In that first fiction writing class, we were required to attend at least two author readings.  I attended three, one of which was van Alkemade’s for Orphan #8 on the Pacific University campus.  The day of her reading, she visited my class because she was good friends with my professor.  I don’t remember the question and I only remember part of her answer, but with one statement she completely changed my view of what writing is.  All she said was, “We don’t write to get published.”  At first I disagreed.  I thought that was the only reason authors write.  Why would a writer create something and not try to make money off it?  To get paid to do what they love seemed to be an author’s dream come true to me, so I disregarded her words.  But they kept eating at me and I couldn’t stop thinking about them.  Why would she say such a thing?  So I thought about it with more depth and from different perspectives, and I discovered multiple reasons why somebody would write that had nothing to do with money and among others, the motive that I most closely related to was that of the expression of ideas.

Since I’ve started the journey to a degree in creative writing, I’ve found that not only do I think more often and in more depth about real world issues, I can also discuss these issues and think through each of them when formulating my own opinion about a person or an event or an idea.  Whatever it may be, I am able to express my opinions to my parents, friends, and fellow students in order to argue my stance without fear.  I rarely expressed my opinions throughout high school and my first years of college, even though I had plenty to say.  Writing out my ideas and thoughts in stories and poems has allowed me to also verbally discuss them, something I wasn’t capable of doing before Kim van Alkemade and Pacific University.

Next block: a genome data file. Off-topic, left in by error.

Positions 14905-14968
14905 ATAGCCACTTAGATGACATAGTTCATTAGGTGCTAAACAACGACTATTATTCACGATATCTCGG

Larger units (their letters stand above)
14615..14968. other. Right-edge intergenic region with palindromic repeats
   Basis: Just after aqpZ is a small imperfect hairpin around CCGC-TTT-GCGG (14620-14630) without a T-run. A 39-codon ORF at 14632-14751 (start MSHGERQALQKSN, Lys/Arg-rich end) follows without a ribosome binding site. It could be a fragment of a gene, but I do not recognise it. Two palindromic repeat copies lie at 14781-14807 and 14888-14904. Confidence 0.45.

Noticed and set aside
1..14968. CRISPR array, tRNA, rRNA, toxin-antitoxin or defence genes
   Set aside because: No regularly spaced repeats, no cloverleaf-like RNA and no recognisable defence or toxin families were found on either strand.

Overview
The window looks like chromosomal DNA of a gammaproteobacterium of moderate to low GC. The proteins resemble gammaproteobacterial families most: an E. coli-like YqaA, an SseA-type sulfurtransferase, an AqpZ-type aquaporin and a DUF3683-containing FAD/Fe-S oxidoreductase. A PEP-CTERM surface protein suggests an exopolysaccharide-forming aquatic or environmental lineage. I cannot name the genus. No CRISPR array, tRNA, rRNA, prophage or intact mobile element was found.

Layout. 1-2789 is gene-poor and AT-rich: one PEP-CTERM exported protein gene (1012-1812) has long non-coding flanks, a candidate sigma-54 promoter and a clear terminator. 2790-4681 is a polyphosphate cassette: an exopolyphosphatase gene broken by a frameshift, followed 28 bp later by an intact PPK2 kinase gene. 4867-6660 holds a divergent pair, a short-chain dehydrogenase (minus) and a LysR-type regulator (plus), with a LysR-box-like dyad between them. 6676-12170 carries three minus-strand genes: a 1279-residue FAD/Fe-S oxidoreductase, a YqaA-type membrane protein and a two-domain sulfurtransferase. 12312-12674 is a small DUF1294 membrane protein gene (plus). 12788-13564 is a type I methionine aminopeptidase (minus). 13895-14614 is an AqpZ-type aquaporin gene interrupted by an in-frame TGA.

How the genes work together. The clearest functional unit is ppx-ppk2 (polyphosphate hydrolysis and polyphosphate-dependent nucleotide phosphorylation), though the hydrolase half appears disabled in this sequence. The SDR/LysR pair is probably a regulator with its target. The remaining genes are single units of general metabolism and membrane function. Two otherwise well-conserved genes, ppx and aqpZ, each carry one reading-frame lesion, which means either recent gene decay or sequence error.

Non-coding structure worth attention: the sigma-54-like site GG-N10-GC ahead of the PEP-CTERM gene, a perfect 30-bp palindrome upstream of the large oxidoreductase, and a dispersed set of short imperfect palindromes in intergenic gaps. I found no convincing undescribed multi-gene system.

While I do still have a burning desire to be published and financially secure, I intend to continue to write regardless of the outcome.  I think putting my own ideas onto paper, whether it be through fiction, essays, or whatever form of writing, and sharing them with the world is a worthy cause because who knows, maybe someday somebody with substantial influence will read my work and take action.  Something I write could revolutionize an industry, change the intentions of a criminal, or prevent the suicide of a teenager.  If I can impact the lives of people in such dramatic ways as those with my writing, then it is fully worth the toil, regardless of monetary outcome.

By: Matthew Jensen

Learning to Relish Research with Kim van Alkemade


As writers, we sometimes get caught up in the idea that we are only being productive if we are, well, writing. But there are large parts of the creative process that are just as important as putting pen to paper (or fingers to keyboard) that should also be given their due. Last September, I was fortunate enough to attend a craft talk by author Kim van Alkemade, who published her debut historical fiction novel, Orphan #8, in August of 2015. On the docket for discussion: the ins and outs of researching.

First of all, van Alkemade stressed that research is not a tedious, dimly-lit backroom affair. It is a vibrant, engaging process meant to enliven your creative energies—not squash them. So to be a successful researcher, the first things you need to get rid of are any preconceived ideas or traumatic memories from those high school history projects that had you banging your head against a wall. Try looking at research as idea generation, a way to spark new ideas that would otherwise never have crossed your mind..

Once you’ve exorcised the ghosts of past research experiences, van Alkemade stresses that research must be fluid. You may go in looking for one thing, and come out with something completely different. Rather than brushing new ideas off as rabbit trails, she encourages writers to at least jot these digressions down for later. If you’re looking up the fauna of a particular region for one story, and end up at a website about the aesthetics of lamps that sparks another idea, embrace it! Keep track of your wanderings because you never know when something will be useful down the line. Tying into this fluidity of research, she also recommends something a bit counterintuitive: taking bad notes.